People of Sakon Nakhon Vote for Democracy

The sensational victory in the Sakon Nakhon by-election by Puea Thai is, of course, being presented by the media as the result of a clash of personalities – voters preferred to favour former PM Thaksin over the turncoat Newin Chidchob, whose Bhunjaithai Party has made various promises for building sports grounds and providing ambulance teams for local villages which, it seems, very few people really believed he had any intention of really doing.

Since the focus is on personalities rather than policies, we can expect the next few days or weeks (depending on how soon the next big story comes along) to be dominated by talk of making protests to the Election Commission (EC) about the involvement of Khun Thaksin, who was banned from politics by one of the previous in-no-way directed from above EC decisions. Expect rather fewer stories about the involvement of equally-banned Newin himself.

This all detracts from the real story of this election: the people of Thailand have, once again, voted for democracy. They have seen what happens when a party for which they voted won power (fairly and squarely) and that is what they want. They have also seen what happens to innocent pro-democracy supporters when they are suppressed by state-sanctioned violence (and they also know Newin’s shameful role in that violence) (allegedly). They have voted accordingly.

Will it make any difference? Well, looming on the horizon is the possible downfall of the Abhisit regime as a result of a score or more Ministers and MPs being disqualified by the EC for holding shares in government concessions they are not supposed to hold. 16 senators have already been convicted (not sure if this is a final decision or whether appeals are possible or what, frankly, will happen). There seems to be no chance of the Democrats ruling on their own so either Abhisit will be told to give up the ghost (if the military has its own party ready for the next election) or the evils of money politics will multiply as Abhisit is instructed to cling to power at whatever cost to the country.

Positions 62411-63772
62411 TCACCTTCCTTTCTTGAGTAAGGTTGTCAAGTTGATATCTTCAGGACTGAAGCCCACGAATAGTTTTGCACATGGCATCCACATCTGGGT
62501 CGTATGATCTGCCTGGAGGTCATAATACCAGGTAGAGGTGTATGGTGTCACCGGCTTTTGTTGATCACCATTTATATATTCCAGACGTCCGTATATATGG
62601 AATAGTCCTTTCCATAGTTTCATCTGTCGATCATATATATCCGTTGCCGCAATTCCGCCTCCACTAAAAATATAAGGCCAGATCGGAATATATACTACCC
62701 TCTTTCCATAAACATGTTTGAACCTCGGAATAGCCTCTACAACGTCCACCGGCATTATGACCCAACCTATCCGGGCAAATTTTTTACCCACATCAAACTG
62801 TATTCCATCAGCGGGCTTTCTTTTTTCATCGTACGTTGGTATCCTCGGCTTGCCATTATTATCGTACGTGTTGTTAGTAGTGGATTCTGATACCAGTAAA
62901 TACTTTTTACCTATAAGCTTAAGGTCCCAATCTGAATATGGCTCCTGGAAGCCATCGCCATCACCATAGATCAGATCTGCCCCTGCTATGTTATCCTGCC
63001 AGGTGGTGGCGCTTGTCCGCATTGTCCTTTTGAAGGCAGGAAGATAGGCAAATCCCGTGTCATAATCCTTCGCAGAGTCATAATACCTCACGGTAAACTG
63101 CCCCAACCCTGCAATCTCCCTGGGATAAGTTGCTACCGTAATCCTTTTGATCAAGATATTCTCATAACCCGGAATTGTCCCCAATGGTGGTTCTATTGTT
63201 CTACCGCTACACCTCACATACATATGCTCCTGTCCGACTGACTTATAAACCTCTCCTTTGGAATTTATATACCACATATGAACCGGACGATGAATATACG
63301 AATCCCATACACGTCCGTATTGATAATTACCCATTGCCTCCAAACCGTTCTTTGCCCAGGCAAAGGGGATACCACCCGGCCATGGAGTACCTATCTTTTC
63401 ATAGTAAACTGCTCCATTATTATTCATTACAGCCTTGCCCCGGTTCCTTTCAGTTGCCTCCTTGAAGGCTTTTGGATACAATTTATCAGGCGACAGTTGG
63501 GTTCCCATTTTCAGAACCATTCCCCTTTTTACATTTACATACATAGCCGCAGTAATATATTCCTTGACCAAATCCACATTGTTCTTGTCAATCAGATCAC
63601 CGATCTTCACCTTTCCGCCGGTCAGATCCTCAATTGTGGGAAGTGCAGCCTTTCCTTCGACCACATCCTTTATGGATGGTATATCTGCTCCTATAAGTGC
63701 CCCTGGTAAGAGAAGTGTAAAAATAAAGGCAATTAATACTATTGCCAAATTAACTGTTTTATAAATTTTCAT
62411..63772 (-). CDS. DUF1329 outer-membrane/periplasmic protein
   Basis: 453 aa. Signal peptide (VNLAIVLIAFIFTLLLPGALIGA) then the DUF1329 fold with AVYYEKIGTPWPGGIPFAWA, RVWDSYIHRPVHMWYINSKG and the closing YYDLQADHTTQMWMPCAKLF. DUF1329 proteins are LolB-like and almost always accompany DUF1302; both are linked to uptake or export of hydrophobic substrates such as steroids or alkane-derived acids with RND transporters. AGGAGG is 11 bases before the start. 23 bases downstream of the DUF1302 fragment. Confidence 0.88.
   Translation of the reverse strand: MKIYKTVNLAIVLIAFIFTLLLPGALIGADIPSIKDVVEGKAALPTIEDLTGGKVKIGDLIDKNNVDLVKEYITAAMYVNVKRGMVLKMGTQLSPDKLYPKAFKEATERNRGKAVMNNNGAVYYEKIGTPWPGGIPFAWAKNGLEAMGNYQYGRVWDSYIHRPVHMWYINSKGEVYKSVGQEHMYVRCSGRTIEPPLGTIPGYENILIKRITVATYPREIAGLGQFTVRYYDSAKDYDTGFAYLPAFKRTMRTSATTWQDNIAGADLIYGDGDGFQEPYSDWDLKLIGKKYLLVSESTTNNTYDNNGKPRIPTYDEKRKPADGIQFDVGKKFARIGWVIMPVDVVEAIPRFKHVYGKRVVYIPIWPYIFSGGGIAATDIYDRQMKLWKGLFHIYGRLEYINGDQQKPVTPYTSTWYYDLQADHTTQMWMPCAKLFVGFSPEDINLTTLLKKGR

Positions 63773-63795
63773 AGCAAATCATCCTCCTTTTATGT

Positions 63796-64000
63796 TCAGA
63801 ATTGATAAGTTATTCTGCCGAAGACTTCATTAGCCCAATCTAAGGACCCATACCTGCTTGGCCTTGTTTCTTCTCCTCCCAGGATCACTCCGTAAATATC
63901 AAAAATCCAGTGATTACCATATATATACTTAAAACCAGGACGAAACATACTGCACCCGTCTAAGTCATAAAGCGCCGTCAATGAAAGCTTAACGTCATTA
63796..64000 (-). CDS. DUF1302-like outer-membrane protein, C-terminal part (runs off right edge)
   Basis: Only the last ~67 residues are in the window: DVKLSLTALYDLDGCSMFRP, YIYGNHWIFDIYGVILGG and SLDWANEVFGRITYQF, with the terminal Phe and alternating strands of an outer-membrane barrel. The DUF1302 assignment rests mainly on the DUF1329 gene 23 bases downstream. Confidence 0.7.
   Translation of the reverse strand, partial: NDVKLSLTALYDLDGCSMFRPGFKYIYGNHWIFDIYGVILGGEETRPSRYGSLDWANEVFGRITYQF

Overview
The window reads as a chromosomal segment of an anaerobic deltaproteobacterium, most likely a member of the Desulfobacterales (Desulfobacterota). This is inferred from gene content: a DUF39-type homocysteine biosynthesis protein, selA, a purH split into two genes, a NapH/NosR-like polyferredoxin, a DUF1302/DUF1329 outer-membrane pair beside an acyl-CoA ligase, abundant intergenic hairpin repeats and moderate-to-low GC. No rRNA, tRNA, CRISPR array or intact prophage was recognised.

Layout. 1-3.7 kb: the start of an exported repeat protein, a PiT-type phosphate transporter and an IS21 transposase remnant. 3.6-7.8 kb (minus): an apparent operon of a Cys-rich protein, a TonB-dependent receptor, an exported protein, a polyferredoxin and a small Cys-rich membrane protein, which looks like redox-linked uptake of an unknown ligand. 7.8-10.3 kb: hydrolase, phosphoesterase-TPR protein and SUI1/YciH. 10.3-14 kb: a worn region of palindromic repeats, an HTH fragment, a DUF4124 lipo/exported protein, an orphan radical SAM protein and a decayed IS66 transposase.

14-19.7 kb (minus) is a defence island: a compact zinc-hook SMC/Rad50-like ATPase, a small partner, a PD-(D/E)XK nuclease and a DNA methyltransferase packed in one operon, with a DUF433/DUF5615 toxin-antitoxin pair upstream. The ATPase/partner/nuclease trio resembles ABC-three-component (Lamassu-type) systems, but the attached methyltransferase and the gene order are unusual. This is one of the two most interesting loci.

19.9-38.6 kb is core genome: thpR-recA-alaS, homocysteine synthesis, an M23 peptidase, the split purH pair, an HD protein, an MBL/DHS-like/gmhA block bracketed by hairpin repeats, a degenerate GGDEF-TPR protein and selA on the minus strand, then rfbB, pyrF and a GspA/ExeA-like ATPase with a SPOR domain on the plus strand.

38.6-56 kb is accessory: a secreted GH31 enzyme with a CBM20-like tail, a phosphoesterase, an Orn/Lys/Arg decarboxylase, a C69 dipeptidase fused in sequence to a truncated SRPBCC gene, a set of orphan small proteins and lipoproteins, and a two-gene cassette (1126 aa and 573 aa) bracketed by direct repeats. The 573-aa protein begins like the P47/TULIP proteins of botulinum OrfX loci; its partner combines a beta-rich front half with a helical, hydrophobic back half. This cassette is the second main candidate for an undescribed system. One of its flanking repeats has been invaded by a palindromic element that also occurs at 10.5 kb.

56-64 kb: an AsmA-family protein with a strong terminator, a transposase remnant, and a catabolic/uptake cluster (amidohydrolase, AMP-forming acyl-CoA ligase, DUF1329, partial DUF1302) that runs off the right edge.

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JW has been one of the first contributors to this blog before he gave up on it all in April 2010, during a time when Thai society got more and more polarized about political matters because of red-shirt protesters.

2 thoughts on “People of Sakon Nakhon Vote for Democracy”

  1. yeah if democracy mean bought off vote, thaksin style of promising of new road, low interest rate debt.

    i don’t see how can it be a democracy if selfish people care nothing of where the dirty money and offering came from.(if not the taxes from thai in the other part of the country!)

    i often wonder how people with big house, big farming land, car and very big family can be poor!
    i see they keep pick almost the same people from the same party each election (depend on how much the offer will be)

    and how come those people they pick can only make them poorer!?
    that is so difference from some minority group like indian, chinese, or even thai in the other part of the country where people “WORK” , “SAVE” and thoughtfully invest in something, stay away from drug and gamble.
    why those can get richer with better future?
    they don’t even have big house big farm! but in general they got better life better education and be a better person.

    i sick see lazy people blame everyone but not themselves.
    keep destroy country by elect the same type of people as them in to the hose.

  2. @passingby:

    thanks for sharing your opinion.

    But don’t you realize how judgemental and arrogant your words come accross?

    Obviously you consider the people from Sakon Nakhon to be “lower” than other Thai people. Other people are “better persons” than those from Sakon Nakhon? The people from Sakon Nakhon are “lazy” and “selfish”? They gamble and do drugs?

    Get rid of that hatred and the prejudices. There are good people and bad people everywhere.

    You need to look a bit deeper at the causes of problems and not just point fingers and say: “Look, they drink, they gamble, they take drugs, they are lazy and corrupt”.

    We don’t need more lines to draw between Thai people. We need to recognize that all of us want to prosper, and all of us prefer to prosper in a nation with good social and economic conditions. And then we need to find ways to join hands together, not wave angry fists.

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